The Place for Ministry Planning

Ephesians 5:15 See then that ye walk circumspectly, not as fools, but as wise,  16 Redeeming the time, because the days are evil.   17 Wherefore be ye not unwise, but understanding what the will of the Lord is.

For a few weeks now, the phrase “Discipline brings Freedom” (I heard it towards the end of a book on leadership) has stuck in my head.  

The writer defines the phrase this way;  Someone who has an organized system for life, or develops the habit of self-discipline will have greater energy, more time, and a greater effectiveness.  

There are a few reasons why that phrase has stuck in my head…but mostly because the Lords using to reveal my lack of planning in ministry

God in His grace has given me many ministry opportunities in Barrouallie.  But has been reminding me recently (the phrase brought this truth home)  that I’ve been overlooking the habit of ministry planning.  

This isn’t something I planned on doing of course, but its easy to fall into a “tyranny of the urgent” style of ministry where the whole day is spent on things that are good but unimportant.  

With the Lords help I’ve begun developing habits that embrace the planning side of ministry

  1. Getting up (and going to bed) earlier
  2. Having note cards that I write down ideas or things I must do RIGHT AWAY
  3. A notebook that has a basic schedule for the day written out
  4. A list of tasks that should be accomplished each day
  5. Starting to do my work earlier 
  6. Reading books again (I’m struggling with that one)
  7. And cutting out as much of social media or netflix as possible

Planning isn’t something always fun or enjoyable, but it’s result is a ministry of excellence for God’s Glory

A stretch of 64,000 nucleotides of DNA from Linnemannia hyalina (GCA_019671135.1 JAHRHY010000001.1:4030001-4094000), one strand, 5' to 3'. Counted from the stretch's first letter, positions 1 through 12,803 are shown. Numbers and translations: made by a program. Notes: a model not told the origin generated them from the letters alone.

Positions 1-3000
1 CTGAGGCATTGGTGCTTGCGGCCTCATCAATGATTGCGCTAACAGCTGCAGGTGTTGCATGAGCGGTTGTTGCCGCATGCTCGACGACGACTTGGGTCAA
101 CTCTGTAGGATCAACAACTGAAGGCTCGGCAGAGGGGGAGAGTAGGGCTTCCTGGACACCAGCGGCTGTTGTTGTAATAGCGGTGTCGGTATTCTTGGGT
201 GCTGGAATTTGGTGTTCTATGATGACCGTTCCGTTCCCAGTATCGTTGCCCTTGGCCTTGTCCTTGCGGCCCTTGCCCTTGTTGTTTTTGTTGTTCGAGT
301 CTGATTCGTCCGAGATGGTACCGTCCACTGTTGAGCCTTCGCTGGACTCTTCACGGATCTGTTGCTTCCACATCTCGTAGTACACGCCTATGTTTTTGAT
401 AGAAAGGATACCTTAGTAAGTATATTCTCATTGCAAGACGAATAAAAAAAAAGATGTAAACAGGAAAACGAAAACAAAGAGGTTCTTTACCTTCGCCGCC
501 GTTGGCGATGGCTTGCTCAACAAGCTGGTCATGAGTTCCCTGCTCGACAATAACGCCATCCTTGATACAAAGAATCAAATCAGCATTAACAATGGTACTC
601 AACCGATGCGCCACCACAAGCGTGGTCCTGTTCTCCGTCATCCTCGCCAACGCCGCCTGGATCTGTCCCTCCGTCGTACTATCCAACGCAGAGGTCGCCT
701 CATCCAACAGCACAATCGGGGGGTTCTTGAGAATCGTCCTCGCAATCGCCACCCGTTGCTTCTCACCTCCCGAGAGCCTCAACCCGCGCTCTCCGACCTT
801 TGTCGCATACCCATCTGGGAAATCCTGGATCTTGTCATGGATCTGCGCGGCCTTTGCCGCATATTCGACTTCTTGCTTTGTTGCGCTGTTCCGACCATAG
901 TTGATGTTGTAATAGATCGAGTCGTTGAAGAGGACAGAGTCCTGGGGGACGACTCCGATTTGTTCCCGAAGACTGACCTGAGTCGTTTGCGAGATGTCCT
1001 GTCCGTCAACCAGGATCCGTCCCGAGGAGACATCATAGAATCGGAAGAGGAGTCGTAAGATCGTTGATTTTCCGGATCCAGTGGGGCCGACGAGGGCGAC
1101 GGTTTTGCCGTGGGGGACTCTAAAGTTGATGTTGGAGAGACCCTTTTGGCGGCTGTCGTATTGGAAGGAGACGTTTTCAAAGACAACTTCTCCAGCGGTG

The Curse of a Safe Mission Field

By now most of you have heard about John Allen Chau, a Christian who attempted to evangelize the Sentineleze people with the Gospel, but was martyred.

Much has been written about his actions (I personally feel not going with a team or doing proper planning was a mistake) but the coverage of his death reveals an interesting truth.

Our mission fields have become safe 

In early days of missions, there was a danger whenever a missionary traveled to the field:

  1.  There was a great possibility of dying on the long journey by sea to the field
  2. There often wasn’t a possibility of furlough…missionaries were known to bring their caskets with them on the first voyage
  3. The people wouldn’t be as open to the Gospel 
  4. And without modern medicine many died on the field because of sickness

Today however I can text my parents every morning, and live in a mission field where people love to read tracts!

Please understand I’m incredibly grateful for the advances that have made it easier to reach the lost with the Gospel.  But this also sometimes can make missions “too easy”

  • It’s easy to begin relying on our own wisdom or strength 
  • It’s easy to never really exercise faith